They further said that Concobar was chief and ruler among them, the strong and masterful leader, able to uphold their cause amongst men. So indeed it befell, for the sedition of Fergus and his fight to avenge his wrong upon Concobar failed, so that he fled defeated to Meave, Queen of Connacht, at her stronghold amid the lakes whence issues forth the Shannon.

It was Dethcaen's nursling, the ex-pupil of Fergus Mac Roy, the little boy Setanta grown into a terrible and irresistible hero. It was by his defence of Ulster on that occasion against Fergus and Meave and the four provinces, that Cuculain acquired his deathless glory and became the chief hero of the north-west of the world.

His sister, Norah, to quiet him had told him over and over again the tales which delighted him, the delight of hearing which was second only to the delight of living them over himself, when as Cuculain he kept the ford which led to Ulla, his sole hero heart matching the hosts of Meave; or as Fergus he wielded the sword of light the Druids made and gave to the champion, which in its sweep shore away the crests of the mountains; or as Brian, the ill-fated child of Turann, he went with his brothers in the ocean-sweeping boat farther than ever Columbus traveled, winning one by one in dire conflict with kings and enchanters the treasures which would appease the implacable heart of Lu.

After many a foray had gone forth against Ulad, crossing the level plains, it befell that Meave and Ailill her lord disputed between them as to which had the greatest wealth; nor would either yield until their most precious possessions had been brought and matched the one against the other.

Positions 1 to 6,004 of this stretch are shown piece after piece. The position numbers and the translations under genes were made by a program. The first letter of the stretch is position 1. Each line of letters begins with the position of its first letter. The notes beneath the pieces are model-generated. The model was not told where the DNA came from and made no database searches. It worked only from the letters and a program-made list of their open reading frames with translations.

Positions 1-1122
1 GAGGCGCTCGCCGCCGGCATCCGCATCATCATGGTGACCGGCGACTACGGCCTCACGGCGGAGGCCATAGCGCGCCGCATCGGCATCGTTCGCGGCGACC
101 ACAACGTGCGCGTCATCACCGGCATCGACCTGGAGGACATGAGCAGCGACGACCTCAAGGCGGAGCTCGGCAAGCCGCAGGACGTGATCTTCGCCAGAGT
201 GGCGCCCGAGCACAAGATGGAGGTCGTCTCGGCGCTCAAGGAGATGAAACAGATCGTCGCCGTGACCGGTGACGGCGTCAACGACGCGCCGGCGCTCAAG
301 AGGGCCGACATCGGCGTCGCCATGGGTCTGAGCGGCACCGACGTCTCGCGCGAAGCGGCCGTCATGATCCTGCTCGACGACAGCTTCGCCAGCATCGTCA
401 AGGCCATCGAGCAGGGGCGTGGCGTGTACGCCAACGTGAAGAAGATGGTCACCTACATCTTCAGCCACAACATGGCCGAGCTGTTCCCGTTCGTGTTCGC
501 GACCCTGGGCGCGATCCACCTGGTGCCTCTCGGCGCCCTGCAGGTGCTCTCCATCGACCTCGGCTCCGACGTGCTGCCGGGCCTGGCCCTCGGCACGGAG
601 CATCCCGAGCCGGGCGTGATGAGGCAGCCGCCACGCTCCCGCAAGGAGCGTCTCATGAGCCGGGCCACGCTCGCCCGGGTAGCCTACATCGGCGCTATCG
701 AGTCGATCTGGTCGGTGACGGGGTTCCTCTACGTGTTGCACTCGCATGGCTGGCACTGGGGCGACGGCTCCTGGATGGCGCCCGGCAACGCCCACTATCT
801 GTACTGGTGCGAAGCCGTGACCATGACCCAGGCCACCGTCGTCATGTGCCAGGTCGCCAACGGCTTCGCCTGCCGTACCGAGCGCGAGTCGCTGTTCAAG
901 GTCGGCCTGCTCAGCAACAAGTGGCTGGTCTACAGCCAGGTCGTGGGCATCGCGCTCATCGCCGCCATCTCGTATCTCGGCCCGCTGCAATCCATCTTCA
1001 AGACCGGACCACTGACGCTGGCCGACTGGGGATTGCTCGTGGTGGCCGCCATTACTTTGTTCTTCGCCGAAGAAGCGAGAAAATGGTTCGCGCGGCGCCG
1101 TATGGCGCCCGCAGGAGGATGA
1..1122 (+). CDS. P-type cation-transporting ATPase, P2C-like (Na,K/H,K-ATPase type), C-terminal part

The army of Meave fled westwards and southwards towards Connacht, passing the Yellow Ford of Athboy and the Hill of Ward, the place of sacrifice, where the fires on the Day of Spirits summoned the priests and Druids to the offering. Fleeing still westwards from the Yellow Ford, they passed between the lakes of Owel and Ennel, with the men of Ulad still hot in their rear.

Cuculain, too, the war-loving son of Sualtam, shall rise again, in whom one part of our national genius finds its perfect flower. We shall hear the thunder of his chariot, at the Battle of the Headland of the Kings, when Meave the winsome and crafty queen of Connacht comes against him, holding in silken chains of her tresses the valiant spirit of Fergus.

If we leave out the basin of the Mediterranean, with its Asian and African traditions, Ireland is the one European nation which has clear records of its pagan history. And how excellent that history was, how full of humanity and the rich wine of life, the stories of Fergus and Concobar and Cuculain, of Find and Ossin and Gael, of Meave and Deirdré and Credé bear sufficient witness.

The chieftains and provincial kings lived in state within their forts, with their loyal warriors around them, feasting and making merry, and the bards and heralds recited for their delight the great deeds of the men of old, their forefathers; the harpers charmed or saddened them with the world-old melodies that Deirdré had played for Naisi, that Meave had listened to, that Credé sang for her poet lover.

At that same place had grown up a dwelling with a fortress, and there was the brown bull that Meave heard the report of. She sent, therefore, and her embassy bore orders to Dairé, the owner of the bull, asking that the bull might be sent to her for a year, and offering fifty heifers in payment.

I would add to this chapter a notice I have just recently lighted on of the ancient warrior, Queen Meave of Ireland. She is represented as tall and beautiful, terrible in her battle chariot, when she drove full speed into the press of fighting men. Her virtues were those of a warlike barbarian king, and she claimed the like large liberty in morals.